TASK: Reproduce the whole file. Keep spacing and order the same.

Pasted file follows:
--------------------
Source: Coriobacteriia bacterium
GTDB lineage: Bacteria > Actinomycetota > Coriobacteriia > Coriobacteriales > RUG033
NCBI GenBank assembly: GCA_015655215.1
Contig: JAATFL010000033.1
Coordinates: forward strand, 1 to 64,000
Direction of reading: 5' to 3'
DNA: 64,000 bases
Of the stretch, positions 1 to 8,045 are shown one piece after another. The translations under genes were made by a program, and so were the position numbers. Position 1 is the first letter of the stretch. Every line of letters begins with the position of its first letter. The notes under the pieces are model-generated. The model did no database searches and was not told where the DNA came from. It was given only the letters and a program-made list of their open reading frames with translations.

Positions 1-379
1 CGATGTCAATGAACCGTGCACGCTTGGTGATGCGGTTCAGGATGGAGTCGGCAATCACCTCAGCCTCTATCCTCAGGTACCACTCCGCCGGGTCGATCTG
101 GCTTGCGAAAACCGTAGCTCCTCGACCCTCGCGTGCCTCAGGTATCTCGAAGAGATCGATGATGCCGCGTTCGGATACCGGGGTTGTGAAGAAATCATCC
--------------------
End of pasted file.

Source: Coriobacteriia bacterium
GTDB lineage: Bacteria > Actinomycetota > Coriobacteriia > Coriobacteriales > RUG033
NCBI GenBank assembly: GCA_015655215.1
Contig: JAATFL010000033.1
Coordinates: forward strand, 1 to 64,000
Direction of reading: 5' to 3'
DNA: 64,000 bases
Of the stretch, positions 1 to 8,045 are shown one piece after another. The translations under genes were made by a program, and so were the position numbers. Position 1 is the first letter of the stretch. Every line of letters begins with the position of its first letter. The notes under the pieces are model-generated. The model did no database searches and was not told where the DNA came from. It was given only the letters and a program-made list of their open reading frames with translations.

Positions 1-379
1 CGATGTCAATGAACCGTGCACGCTTGGTGATGCGGTTCAGGATGGAGTCGGCAATCACCTCAGCCTCTATCCTCAGGTACCACTCCGCCGGGTCGATCTG
101 GCTTGCGAAAACCGTAGCTCCTCGACCCTCGCGTGCCTCAGGTATCTCGAAGAGATCGATGATGCCGCGTTCGGATACCGGGGTTGTGAAGAAATCATCC